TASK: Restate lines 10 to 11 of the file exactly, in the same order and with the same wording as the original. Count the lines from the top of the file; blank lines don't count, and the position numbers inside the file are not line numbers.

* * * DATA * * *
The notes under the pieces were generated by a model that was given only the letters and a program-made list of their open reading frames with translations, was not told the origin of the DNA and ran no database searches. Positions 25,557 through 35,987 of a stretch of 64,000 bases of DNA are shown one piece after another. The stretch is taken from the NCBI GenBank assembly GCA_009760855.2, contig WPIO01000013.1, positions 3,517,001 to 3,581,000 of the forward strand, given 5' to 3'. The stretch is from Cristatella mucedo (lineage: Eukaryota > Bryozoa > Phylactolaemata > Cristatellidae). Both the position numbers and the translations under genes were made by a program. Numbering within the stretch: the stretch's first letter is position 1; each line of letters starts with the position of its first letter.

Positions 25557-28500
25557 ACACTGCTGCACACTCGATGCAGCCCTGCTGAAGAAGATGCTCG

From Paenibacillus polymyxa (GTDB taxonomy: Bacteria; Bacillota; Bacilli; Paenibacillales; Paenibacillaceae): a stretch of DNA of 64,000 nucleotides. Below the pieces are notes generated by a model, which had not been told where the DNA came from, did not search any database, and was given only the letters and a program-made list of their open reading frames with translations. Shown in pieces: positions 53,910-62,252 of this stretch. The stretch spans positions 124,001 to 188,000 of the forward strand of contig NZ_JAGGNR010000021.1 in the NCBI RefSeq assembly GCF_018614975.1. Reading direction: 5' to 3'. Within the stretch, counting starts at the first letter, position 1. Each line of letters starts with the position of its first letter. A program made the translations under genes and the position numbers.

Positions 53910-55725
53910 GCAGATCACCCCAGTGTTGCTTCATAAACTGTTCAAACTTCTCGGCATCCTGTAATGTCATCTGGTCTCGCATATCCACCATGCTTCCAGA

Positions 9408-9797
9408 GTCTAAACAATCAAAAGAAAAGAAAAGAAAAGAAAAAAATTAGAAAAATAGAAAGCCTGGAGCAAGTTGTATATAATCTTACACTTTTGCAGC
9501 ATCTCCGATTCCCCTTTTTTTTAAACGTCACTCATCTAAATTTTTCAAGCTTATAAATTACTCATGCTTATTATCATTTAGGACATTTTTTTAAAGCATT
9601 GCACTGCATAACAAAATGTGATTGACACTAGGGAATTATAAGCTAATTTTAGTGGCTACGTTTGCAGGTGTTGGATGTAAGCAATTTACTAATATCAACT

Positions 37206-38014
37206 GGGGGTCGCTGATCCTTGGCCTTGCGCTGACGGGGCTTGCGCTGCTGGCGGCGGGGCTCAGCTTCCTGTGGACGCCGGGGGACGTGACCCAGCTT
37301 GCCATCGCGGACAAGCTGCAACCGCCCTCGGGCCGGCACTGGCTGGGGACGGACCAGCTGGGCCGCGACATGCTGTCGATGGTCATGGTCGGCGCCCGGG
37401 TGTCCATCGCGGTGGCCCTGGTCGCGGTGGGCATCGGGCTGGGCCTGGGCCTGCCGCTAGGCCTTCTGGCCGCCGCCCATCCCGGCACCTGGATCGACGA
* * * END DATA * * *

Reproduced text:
9601 GCACTGCATAACAAAATGTGATTGACACTAGGGAATTATAAGCTAATTTTAGTGGCTACGTTTGCAGGTGTTGGATGTAAGCAATTTACTAATATCAACT

Positions 37206-38014